BTCC

Tougher penalties to be introduced from 2018

Heavier penalties and changes to the Jack Sears Trophy are amongst the rule changes to be introduced for the 2018 British Touring Car Championship.

Driving standards have frequently come under scrutiny in recent years to the point series boss Alan Gow called on drivers to take responsibility to avoid unnecessary contact at the end of last season.

Gow explained that he was in favour of introducing harsher penalties and “lowering the bar even further in terms of drivers accruing a race ban.”

Under new rules set to be introduced at the start of 2018, drivers will still only receive a race ban on their fourth strike (their third strike means being sent to the back of the grid, as happened to Ashley Sutton in the third race at Silverstone last year).

New this year are the two- and three-race bans that are handed out for further offenses (two-race ban for a driver’s fourth strike, a three-race ban for their sixth). A seventh strike will result in being banned from the championship for the rest of the season.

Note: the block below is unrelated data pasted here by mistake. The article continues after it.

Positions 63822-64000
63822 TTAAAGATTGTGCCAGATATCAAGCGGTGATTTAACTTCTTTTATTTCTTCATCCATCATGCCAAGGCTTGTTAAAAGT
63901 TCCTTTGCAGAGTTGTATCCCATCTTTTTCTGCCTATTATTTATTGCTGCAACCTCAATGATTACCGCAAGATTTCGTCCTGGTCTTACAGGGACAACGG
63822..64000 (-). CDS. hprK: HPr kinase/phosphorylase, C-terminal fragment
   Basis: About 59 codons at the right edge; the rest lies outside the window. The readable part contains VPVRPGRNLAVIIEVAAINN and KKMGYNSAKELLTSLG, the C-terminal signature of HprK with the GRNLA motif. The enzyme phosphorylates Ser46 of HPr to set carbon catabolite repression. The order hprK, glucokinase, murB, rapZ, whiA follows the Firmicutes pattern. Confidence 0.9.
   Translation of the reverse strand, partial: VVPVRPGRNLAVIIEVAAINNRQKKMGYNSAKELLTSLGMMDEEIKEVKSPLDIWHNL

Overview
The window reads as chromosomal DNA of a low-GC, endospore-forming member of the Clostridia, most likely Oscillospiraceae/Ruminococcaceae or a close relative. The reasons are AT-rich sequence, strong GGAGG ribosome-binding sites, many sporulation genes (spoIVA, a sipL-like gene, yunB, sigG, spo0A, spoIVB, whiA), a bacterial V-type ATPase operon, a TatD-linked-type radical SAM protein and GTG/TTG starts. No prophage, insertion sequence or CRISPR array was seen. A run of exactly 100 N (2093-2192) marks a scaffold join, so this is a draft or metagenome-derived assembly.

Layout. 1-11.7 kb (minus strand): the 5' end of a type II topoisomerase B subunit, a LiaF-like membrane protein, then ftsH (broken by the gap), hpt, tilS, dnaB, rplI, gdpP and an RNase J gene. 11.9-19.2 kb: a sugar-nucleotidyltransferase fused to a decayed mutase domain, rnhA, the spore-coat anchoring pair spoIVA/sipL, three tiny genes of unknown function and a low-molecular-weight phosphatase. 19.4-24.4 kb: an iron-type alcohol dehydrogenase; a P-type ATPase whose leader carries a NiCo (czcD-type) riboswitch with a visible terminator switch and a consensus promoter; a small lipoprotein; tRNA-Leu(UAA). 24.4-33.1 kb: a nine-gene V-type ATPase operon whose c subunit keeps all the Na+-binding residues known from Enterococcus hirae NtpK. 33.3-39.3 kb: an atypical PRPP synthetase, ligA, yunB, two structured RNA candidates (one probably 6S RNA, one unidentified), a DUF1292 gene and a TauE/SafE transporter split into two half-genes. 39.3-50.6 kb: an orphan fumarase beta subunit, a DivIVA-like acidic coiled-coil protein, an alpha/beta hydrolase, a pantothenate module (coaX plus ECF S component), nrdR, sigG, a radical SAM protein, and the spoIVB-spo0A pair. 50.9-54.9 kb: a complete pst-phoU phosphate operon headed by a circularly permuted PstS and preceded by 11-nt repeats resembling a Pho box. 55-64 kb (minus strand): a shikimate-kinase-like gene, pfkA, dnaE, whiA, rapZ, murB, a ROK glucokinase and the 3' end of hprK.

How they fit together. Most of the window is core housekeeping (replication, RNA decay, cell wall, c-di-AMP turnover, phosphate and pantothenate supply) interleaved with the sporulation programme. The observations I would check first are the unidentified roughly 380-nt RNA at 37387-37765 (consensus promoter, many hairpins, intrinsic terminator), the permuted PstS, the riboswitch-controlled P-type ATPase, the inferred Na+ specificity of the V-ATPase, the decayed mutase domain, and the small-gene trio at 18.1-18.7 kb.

Strikes will last from 12 months of the incident rather than just until the end of the season, as has been the case up until this point.

Fines will also be increased.

Embed from Getty Images

Other rule changes include an increase in the number of permanent driver changes a team can make per season from one to two, and a change to the eligibility criteria for the Jack Sears Trophy.

Since 2015, only rookies have been eligible for the Jack Sears Trophy competition. In that time Lea Wood, Dave Newsham, Josh Cook, Sutton, and Senna Proctor have all claimed the title.

From next year, any driver who has never taken an outright podium will be able to compete for the trophy. It gives Proctor the chance to take back-to-back trophy victories, if he makes it to the grid next season.

A driver taking their first podium in 2018 will still be eligible for the ’18 Jack Sears Trophy, but will be ruled out of the competition in ’19.

The partial reverse grid draw for race three has also been extended to include cars finishing from sixth to 12th in the second race.

Feature image credit: Caroline Rhea

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